Scottish Company Launch Clever Selfie Stick For Events

If you’ve been close to a tourist attraction lately, you may have spotted someone posing—either on their own or with a group of friends—for a cameraphone attached to the end of a telescoping pole. The so-called “selfie stick” was first used by extreme sports fanatics, but in the past twelve months its use has developed, primarily among populations in east and southeast Asia.

In the last year, we've seen the worldwide popularity of selfie sticks skyrocket. Selfie sticks have become so in demand that several celebrities are even starting to use the phone holding gadgets.

Ever since the 2014 Oscars, when Bradley Cooper arranged a group selfie with Ellen Degeneres' phone, the selfie stick has gone global! But Bradley's selfie was a bit squished and even left some of the VIP's out. What a wasted opportunity. Well, not any more…

The thing is selfie sticks are going global, thanks in part to inexpensive components—and an inexhaustible appetite for self-portraits from a slightly better vantage point than the length of the human arm offers.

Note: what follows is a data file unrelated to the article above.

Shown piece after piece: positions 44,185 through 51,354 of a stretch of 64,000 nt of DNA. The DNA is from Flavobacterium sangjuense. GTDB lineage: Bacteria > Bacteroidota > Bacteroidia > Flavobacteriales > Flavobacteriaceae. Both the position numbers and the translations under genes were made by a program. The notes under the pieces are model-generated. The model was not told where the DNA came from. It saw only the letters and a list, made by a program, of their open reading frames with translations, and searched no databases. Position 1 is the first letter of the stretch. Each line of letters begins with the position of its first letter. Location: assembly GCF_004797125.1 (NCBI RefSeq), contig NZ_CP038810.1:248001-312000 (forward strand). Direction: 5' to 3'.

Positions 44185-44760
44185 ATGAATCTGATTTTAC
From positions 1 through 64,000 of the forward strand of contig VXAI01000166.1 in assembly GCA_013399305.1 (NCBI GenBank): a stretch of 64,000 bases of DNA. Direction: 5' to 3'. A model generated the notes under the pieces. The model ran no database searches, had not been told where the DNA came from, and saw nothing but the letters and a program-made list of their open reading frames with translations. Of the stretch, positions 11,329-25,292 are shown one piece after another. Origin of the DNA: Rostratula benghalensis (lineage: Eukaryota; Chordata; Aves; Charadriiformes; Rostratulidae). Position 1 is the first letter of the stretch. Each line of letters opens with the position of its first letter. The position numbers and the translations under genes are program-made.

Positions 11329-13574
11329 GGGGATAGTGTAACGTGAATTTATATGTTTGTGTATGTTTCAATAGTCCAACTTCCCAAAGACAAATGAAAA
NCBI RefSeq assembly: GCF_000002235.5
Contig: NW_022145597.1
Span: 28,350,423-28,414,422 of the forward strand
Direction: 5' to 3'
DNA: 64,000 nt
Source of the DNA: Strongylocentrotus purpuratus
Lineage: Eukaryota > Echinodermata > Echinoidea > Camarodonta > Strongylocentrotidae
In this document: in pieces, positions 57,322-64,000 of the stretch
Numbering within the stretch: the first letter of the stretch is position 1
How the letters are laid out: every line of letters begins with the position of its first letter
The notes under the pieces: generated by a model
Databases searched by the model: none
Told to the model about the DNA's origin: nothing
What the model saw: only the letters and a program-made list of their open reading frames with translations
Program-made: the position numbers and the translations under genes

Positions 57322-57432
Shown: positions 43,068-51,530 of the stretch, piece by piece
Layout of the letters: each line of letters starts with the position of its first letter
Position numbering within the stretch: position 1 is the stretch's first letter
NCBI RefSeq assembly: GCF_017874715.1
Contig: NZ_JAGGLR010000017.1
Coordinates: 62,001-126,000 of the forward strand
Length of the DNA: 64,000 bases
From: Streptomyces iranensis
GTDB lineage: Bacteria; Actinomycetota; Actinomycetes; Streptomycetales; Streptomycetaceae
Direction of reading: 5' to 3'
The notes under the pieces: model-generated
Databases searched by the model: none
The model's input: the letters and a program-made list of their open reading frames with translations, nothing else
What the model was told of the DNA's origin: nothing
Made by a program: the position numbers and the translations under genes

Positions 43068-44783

If you are completely anti the concept of the selfie stick or the selfie in general, you can stop reading now — not that it will help you avoid the coming tide. But if you're curious to know more about the exploding fad, or are even thinking about a purchase yourself, read on.

A selfie stick is a telescopic stick used to take selfie photographs by extending a smartphone or camera beyond the normal reach of the arm. The metal sticks are typically telescopic, with a handle on one end and an adjustable grip on the other end to hold a phone in place. Some have remote or Bluetooth built in, letting the user decide when to take the image, and models designed for cameras sometimes have a mirror behind the viewscreen so that the shot can be lined up.

They're inexpensive versions of what was once called a monopod (i.e. a tripod minus two legs), which expert photographers use to steady their cameras. The difference with selfie sticks is that they're specifically constructed to be held at arm's length to fit the wielder into the photo, and they normally—but don't always—come with a button to remotely trigger the shutter.

After researching the market and the plethora of selfie sticks out there, Scottish company OnlyBoom have manufactured their new model The Hugstick and launched it on Amazon.


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